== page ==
You know, it’s interesting. A duck says “quack quack” in English, so “Aflac” rhyming with “quack” was obvious. But in Japan, a duck doesn’t say “quack.” It says “ga ga,” so there was concern about whether the duck saying “Aflac” would translate.

But it does. People love it. It’s now one of the top advertising icons in Japan. The Aflac duck has been embraced by the Japanese people.

Q: So tell us what happened earlier this year when the tsunami hit Japan.

On March 11, when the tsunami hit, many of our people and our policyholders were affected. As a company, we saw that and immediately contacted the Red Cross to give 100 million yen, or about $1.2 million. At the same time, our employees banded together to create and sell wristbands and raised another $300,000 to give to the people of Japan.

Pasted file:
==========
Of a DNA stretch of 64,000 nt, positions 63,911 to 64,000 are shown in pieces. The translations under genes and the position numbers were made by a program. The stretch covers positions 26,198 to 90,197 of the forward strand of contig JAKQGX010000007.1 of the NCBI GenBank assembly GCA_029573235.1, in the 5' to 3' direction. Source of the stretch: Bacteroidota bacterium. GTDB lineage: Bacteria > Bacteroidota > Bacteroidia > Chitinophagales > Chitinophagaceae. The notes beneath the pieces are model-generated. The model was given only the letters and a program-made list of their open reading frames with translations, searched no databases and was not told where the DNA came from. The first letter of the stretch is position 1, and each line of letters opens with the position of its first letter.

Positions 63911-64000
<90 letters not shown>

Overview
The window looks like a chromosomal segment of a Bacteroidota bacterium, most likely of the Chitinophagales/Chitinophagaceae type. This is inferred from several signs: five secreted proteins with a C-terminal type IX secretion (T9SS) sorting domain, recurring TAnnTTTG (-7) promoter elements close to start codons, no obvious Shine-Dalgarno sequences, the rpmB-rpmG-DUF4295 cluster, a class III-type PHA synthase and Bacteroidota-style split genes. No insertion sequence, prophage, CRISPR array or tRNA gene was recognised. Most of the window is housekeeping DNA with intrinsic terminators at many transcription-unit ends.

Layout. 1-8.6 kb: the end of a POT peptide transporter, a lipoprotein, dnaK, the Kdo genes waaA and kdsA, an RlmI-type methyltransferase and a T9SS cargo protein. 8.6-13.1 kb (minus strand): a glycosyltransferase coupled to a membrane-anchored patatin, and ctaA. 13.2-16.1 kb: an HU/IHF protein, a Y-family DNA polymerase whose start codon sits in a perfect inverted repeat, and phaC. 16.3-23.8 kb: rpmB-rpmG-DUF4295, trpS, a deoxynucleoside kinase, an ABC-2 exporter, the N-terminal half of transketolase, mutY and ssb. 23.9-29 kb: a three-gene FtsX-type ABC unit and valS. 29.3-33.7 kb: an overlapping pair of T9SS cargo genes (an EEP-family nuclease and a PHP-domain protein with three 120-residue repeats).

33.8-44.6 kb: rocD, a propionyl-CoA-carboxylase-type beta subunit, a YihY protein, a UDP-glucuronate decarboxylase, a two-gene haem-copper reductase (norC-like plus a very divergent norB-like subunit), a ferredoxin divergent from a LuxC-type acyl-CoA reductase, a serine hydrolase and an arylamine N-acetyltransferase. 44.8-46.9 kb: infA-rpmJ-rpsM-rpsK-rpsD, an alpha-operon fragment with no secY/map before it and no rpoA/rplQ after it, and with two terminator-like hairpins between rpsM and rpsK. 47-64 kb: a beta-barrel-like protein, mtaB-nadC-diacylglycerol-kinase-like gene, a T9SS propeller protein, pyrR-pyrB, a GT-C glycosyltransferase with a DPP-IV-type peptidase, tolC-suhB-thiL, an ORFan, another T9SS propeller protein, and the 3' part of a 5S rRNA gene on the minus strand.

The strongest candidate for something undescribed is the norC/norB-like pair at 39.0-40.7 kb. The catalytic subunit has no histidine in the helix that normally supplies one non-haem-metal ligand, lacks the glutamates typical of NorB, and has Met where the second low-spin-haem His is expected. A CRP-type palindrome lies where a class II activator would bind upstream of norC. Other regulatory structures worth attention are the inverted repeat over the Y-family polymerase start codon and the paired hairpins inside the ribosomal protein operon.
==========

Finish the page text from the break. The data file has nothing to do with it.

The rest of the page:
But in a crisis like that, the first thing you do is to look inwardly and focus on your people. We were very blessed. We had very few fatalities or injuries, so we began to focus on our policyholders and how we could help them and what we could do to make sure that they were paid in a timely manner, … to make sure that we were there in their time of need, because that’s ultimately what we do.

But unfortunately, the story took a difficult turn a few days later when Gilbert Gottfried, the voice of the Aflac duck in the United States, decided to tweet things about the tsunami on his personal twitter account that were inappropriate. And we, as a company, had to decide whether or not we could let the things that he said stand.

Q: He was tweeting jokes about the tsunami, right?

Yes. People call what he does “shock comedy,” and it is shocking. But we didn’t find it funny. Japan is a country of people who believe in honor, who believe in taking care of each other and making sure that they don’t dishonor anyone else. So we knew that we needed to honor the Japanese people by not allowing something like this to happen. So in 15 minutes, we got together -- the chief marketing officer, the CEO and me -- and we fired him.